• The Inflation Probe Technology Development program is found to be well aligned with the recommendations of NWNH.

Chapter 5: The Next Dedacal Survey of Astronomy and Astrophysics

The committee feels that the next decadal survey should continue to make use of the Cost and Technical Evaluation (CATE) process for all projects, both ground-based and space-based. The CATE process offers an analysis of cost and technical risks for each major mission.

The committee also advises that future decadal surveys should consider the full life-cycle costs of each mission, including design and development, construction, operations, pipeline data processing, and data curating. This is a normal standard for space-based missions, but it has not been for the ground-based missions.

The decision rules within a decadal survey offer strategic advice to policymakers on how to proceed with the science program when actual budgets deviate from the assumed budgets. The committee suggests that "future surveys could incorporate guidance to the government on how to reprioritize when budgets are significantly different from assumptions."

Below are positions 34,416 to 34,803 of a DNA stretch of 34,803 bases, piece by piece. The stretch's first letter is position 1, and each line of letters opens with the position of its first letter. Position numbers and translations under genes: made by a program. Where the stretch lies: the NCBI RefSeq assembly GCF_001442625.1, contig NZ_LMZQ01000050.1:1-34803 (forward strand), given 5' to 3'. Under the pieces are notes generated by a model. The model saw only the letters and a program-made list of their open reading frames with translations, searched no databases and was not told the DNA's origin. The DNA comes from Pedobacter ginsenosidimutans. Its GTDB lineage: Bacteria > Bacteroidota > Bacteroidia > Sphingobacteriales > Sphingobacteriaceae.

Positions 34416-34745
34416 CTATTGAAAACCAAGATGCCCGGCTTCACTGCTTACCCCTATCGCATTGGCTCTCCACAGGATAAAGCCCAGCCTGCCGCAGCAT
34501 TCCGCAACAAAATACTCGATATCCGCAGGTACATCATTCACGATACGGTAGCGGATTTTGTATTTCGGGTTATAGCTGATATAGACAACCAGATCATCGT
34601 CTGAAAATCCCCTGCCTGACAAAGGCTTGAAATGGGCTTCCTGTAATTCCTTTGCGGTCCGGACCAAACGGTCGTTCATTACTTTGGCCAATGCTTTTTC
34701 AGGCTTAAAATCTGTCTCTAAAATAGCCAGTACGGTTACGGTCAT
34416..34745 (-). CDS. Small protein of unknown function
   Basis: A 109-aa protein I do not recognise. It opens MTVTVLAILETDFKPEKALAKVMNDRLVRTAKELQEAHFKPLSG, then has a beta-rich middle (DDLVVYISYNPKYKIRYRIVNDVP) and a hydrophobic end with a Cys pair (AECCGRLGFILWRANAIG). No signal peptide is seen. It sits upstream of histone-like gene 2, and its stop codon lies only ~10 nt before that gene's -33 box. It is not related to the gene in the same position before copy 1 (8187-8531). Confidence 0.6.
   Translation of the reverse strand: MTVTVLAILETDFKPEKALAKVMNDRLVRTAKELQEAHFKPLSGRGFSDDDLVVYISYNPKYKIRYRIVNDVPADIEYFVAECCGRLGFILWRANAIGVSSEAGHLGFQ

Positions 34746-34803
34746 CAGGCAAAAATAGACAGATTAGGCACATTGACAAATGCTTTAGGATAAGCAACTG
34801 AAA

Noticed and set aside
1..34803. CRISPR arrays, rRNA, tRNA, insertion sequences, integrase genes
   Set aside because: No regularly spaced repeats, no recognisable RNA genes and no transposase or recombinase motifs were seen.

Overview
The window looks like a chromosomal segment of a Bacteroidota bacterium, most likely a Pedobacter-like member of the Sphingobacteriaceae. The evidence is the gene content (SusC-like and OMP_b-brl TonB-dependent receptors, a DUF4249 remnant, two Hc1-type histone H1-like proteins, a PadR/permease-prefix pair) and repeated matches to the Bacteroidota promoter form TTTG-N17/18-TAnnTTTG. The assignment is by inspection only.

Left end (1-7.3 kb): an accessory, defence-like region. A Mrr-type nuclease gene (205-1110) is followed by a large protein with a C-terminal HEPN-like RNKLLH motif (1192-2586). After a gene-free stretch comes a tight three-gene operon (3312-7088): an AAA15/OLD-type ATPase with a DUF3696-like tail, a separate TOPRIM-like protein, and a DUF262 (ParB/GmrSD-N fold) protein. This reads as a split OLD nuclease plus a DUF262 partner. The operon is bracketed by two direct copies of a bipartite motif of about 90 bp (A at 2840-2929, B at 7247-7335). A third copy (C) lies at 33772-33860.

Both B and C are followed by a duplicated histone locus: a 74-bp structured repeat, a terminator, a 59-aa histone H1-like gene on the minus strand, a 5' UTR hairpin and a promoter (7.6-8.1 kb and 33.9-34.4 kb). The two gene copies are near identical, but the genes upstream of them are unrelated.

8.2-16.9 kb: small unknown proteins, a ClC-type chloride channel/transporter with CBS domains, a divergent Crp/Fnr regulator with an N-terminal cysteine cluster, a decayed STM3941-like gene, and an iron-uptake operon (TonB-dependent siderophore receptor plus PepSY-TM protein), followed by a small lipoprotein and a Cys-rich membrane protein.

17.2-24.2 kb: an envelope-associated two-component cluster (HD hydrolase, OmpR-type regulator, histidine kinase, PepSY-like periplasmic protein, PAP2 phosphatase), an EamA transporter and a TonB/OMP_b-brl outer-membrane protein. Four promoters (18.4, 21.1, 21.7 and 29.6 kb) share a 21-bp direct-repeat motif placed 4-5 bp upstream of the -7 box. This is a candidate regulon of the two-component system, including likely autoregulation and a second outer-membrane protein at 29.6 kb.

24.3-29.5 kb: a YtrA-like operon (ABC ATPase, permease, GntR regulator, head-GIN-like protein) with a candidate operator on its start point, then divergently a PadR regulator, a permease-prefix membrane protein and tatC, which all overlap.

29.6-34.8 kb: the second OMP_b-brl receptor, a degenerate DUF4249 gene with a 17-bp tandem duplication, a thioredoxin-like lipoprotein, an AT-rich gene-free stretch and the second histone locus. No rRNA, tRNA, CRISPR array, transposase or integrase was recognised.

The process used for NWNH involved five Science Frontier Panels (SFPs) and four Project Prioritization Panels (PPPs). The panels evaluated the white papers submitted by the community based on science drivers and technical and programmatic issues. The survey committee then "assimilated the reports" into a single, comprehensive program. The committee notes that this process, while complex and time-consuming, ensures a thorough vetting of all options.

In planning for the next decadal survey, the committee "concludes that incorporating a detailed assessment of the health of the astronomy profession — its diversity, the effects of major funding issues, and pipeline issues, among other items — could be useful for the next survey and executed during the survey process or prior to it." The private sector, international groups, and the entire US astronomy community should also be engaged from the outset in the upcoming decadal process.

The entire report is publicly available through the National Academies Press.